I sympathize with the distinction you try to make between science and morality/politics, the first of them characterized by the existence of a real world “out there” and the the second one not. But I think Rorty would not have accepted this distiinction; in fact, one of the central points of his philosophy was to deny a fundamental difference between “texts” (produced by us) and “lumps” (stuff that is “out there”). He would have accepted that at present we cannnot have serious doubts that, e.g. the Earth is billions of years old, and that this is an objective truth; but he would have argued that exactly the same thing happens for some moral/political propositions, like “one should not discriminate against people based on the color of their skin”. And that as an “ironist” can endorse the latter judgement while still recognizing its historical contingency, she can endorse the first one in exactly the same way.

    Myself, I don’t buy this, and still think that scientific truths respond to something “out there” in a way that moral/political truths do not. But Rorty’s pressing criticism of this viewpoint is more difficult to answer than it seems. He was a fascinating writer and thinker, and philosophy wil miss him.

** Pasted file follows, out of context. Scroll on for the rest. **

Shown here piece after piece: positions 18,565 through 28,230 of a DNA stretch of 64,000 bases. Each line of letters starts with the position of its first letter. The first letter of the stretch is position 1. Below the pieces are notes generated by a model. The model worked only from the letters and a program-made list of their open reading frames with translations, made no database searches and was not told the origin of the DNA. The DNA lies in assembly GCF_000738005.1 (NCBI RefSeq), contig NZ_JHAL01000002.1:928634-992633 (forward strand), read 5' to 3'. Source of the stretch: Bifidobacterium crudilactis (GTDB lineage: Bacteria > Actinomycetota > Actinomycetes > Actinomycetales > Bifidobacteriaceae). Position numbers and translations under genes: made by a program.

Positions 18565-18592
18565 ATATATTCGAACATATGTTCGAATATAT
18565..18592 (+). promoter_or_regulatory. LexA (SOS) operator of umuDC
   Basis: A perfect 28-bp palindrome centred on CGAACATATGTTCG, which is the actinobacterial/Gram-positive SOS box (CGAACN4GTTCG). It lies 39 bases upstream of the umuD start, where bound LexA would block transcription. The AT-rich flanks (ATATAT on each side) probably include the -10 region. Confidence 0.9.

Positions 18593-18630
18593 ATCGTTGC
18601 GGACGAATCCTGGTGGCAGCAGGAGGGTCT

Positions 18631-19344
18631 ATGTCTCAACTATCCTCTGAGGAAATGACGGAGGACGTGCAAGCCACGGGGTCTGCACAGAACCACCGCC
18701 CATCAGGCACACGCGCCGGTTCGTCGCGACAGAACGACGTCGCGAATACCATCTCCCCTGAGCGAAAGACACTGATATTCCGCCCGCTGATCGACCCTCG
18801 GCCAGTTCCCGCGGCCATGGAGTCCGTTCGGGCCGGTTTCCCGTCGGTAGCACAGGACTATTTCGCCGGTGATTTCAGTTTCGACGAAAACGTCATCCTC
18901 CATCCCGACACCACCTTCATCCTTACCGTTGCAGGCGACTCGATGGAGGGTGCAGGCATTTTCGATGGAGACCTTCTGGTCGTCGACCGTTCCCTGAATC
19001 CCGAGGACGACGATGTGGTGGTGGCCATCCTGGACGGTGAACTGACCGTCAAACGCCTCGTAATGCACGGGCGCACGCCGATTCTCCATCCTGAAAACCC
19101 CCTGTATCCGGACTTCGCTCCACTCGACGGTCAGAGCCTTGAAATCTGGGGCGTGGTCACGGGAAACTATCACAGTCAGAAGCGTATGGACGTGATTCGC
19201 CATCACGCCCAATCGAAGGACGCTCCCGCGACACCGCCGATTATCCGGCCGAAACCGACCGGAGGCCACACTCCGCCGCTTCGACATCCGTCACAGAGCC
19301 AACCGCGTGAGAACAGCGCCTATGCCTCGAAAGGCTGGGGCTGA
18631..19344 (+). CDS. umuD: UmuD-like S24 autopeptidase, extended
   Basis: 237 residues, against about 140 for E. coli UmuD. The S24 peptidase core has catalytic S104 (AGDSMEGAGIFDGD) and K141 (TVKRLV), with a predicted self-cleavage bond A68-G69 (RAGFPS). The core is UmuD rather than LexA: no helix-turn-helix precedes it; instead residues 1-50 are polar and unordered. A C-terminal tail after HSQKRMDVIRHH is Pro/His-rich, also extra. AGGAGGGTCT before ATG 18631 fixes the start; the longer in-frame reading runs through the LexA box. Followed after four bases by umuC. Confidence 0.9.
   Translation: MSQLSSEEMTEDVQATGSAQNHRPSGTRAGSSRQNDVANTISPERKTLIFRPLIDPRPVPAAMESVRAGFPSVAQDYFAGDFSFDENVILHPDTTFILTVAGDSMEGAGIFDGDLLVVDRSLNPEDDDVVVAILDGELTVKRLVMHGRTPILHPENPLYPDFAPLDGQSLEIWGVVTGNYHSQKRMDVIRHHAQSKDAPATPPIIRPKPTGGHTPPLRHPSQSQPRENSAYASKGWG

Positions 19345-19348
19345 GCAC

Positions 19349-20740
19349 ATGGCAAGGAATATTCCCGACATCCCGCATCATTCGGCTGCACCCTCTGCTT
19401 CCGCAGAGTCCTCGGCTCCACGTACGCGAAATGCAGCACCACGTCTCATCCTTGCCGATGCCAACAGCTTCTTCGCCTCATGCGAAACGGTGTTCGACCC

• Levi

    Ordinarily I would let this pass, but given the subject of your post…

    “Richard Rorty has passed away.”

    Do you mean to say that he *died*?

  • PK

    Pomo as a philosophy of science is unproductive, and that seems the most damning charge against it. In the past, lots of scientists have found their results while adopting a specific philosophical position (most notably Descartes). I don’t know any scientists who made significant contributions to science because they adhere to a post-modern philosophy.

  • Arun

    Since humans are part of reality, then for any particular human goal, there will be zero, one or a few ways to achieve it and many ways not to. Given the state of our ignorance and the complexity of our environment – especially the part that we create for ourselves with other people – at best we may have heuristics.